Black women are a powerful force in the American political system, and their political power continues to grow and garner recognition for the force it is.
The 2020 election marked a major milestone in Black women’s political leadership. Kamala Harris became the first woman, the first Black person, and the first South Asian person on a major-party general election presidential ballot, as well as the first woman, the first Black person, and the first South Asian person to win the vice presidency. Black women also found success across other levels of office, in addition to playing pivotal roles in voter mobilization and voter turnout.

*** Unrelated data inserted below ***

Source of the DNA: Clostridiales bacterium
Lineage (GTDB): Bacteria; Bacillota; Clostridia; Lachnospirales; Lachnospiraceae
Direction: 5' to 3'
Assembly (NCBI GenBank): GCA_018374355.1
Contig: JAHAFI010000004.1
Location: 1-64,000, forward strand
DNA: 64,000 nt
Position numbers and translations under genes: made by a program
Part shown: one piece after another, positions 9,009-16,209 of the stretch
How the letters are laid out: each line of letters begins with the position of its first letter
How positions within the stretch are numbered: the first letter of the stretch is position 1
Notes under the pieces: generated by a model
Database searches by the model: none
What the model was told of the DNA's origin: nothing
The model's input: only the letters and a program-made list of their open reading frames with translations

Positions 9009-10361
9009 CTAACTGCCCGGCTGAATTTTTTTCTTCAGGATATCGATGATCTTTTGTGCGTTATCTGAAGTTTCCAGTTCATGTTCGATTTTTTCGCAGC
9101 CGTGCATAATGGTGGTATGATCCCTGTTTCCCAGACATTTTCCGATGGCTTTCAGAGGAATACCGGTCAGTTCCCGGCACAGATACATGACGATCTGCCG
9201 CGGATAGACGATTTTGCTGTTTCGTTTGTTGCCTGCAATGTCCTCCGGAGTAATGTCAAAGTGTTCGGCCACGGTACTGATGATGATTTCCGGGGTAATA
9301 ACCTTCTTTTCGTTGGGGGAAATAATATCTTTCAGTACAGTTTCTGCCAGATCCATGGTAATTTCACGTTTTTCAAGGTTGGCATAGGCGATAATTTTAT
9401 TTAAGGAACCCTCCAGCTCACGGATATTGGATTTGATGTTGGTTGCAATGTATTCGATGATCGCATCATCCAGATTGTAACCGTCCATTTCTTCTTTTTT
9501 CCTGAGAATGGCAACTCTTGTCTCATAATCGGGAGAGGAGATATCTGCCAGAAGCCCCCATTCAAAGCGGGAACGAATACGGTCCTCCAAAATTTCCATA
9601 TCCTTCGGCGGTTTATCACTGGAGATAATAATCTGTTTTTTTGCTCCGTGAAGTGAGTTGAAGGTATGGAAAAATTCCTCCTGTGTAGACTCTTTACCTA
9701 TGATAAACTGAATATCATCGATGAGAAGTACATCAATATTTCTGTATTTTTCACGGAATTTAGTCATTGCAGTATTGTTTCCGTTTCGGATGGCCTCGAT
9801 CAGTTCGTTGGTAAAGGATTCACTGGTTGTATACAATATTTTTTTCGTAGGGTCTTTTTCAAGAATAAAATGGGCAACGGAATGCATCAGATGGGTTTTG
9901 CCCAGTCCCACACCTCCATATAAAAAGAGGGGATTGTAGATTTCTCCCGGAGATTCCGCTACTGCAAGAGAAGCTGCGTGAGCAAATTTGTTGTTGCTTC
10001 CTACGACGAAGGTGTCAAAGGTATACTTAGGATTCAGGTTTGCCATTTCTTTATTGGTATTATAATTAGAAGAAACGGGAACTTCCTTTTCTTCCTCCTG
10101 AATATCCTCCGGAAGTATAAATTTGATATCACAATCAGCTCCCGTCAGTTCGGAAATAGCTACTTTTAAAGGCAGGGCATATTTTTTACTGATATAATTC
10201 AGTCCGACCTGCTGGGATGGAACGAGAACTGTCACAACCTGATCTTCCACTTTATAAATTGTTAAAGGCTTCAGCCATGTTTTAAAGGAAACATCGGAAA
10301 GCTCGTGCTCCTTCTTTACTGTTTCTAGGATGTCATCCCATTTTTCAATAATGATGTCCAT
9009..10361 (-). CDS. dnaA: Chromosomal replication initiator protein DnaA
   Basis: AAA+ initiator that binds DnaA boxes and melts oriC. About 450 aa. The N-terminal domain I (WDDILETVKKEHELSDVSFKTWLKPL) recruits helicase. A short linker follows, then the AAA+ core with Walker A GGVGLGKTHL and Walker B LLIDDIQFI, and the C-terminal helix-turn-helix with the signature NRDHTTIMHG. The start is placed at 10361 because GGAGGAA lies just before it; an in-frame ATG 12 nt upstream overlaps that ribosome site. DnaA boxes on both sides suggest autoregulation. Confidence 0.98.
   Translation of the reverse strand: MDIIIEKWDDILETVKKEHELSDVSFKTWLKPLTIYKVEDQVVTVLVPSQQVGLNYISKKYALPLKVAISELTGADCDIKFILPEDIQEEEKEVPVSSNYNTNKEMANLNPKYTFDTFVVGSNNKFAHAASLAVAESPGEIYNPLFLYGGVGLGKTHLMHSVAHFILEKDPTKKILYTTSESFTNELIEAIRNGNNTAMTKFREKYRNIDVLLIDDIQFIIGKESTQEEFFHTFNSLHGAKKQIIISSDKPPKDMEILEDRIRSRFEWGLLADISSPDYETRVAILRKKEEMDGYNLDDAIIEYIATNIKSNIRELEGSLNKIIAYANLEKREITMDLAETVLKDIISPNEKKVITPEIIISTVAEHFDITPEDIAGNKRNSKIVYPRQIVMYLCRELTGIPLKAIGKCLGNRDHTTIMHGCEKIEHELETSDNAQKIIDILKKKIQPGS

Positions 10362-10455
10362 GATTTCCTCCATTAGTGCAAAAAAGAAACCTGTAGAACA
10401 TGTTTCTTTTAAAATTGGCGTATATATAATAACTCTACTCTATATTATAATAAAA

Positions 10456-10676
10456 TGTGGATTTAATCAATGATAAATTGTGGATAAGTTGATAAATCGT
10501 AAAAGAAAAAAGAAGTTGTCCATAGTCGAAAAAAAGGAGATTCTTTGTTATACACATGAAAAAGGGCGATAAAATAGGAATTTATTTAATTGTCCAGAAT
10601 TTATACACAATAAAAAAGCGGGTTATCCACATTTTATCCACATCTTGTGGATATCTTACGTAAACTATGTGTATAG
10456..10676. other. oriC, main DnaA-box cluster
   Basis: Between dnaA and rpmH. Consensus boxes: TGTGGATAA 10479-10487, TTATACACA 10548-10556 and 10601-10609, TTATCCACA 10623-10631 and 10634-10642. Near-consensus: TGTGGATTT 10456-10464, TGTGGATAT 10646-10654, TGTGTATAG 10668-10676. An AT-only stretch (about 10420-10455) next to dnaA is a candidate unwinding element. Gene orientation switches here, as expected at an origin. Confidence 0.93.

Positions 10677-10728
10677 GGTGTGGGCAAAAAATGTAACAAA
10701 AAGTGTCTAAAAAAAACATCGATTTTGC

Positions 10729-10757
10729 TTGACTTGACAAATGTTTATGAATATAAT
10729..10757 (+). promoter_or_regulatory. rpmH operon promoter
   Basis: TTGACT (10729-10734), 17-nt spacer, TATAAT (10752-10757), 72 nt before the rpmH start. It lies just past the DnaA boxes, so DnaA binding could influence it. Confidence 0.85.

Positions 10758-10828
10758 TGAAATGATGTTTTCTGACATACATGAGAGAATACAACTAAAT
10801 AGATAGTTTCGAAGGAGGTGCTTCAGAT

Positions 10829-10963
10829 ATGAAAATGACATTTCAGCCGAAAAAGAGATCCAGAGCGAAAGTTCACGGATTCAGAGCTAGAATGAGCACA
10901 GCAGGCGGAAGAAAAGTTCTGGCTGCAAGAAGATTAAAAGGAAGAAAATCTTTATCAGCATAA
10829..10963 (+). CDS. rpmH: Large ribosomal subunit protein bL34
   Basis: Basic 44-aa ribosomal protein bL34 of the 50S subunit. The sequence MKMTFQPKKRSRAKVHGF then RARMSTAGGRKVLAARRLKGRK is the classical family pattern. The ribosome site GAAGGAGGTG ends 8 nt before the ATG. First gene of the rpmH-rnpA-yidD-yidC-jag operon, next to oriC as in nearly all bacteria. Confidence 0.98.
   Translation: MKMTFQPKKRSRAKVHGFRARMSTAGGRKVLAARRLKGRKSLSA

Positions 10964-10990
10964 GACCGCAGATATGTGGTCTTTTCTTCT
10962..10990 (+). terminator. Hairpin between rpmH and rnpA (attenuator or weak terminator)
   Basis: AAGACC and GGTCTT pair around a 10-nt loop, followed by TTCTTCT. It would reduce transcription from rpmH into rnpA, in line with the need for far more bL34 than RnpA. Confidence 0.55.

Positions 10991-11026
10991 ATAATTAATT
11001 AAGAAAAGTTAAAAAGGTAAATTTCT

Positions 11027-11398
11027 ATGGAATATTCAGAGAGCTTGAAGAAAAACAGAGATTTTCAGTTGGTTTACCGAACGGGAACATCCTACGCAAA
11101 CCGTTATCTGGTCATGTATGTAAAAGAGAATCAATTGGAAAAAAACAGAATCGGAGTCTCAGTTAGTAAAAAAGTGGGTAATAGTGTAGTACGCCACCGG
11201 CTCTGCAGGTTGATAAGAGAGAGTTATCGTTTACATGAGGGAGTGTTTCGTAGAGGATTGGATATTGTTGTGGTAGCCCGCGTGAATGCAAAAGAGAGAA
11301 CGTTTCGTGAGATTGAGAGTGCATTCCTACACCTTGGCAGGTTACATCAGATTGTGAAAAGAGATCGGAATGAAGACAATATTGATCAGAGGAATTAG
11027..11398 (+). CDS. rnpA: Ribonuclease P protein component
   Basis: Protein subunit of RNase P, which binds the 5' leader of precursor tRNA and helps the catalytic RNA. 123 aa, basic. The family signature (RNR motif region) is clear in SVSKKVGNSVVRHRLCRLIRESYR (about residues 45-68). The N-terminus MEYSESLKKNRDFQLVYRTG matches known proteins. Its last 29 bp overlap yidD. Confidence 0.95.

As we look ahead to the midterm elections, which offer greater opportunities for Black women’s gains in statewide offices where they remain especially underrepresented, it’s important to take stock of Black women’s political successes, the persistent hurdles they faced in the 2020 cycle, the outlook for the 2022 election, and the current levels of Black women’s representation nationwide. In this update, we outline the status of Black women in American politics as of fall 2021, one year ahead of the 2022 election.
Previous Status of Black Women in American Politics reports have been published in 2014, 2015, 2017, 2018, and 2019 in partnership with Higher Heights Leadership Fund and the Center for American Women and Politics (CAWP) a unit of the Eagleton Institute at Rutgers University.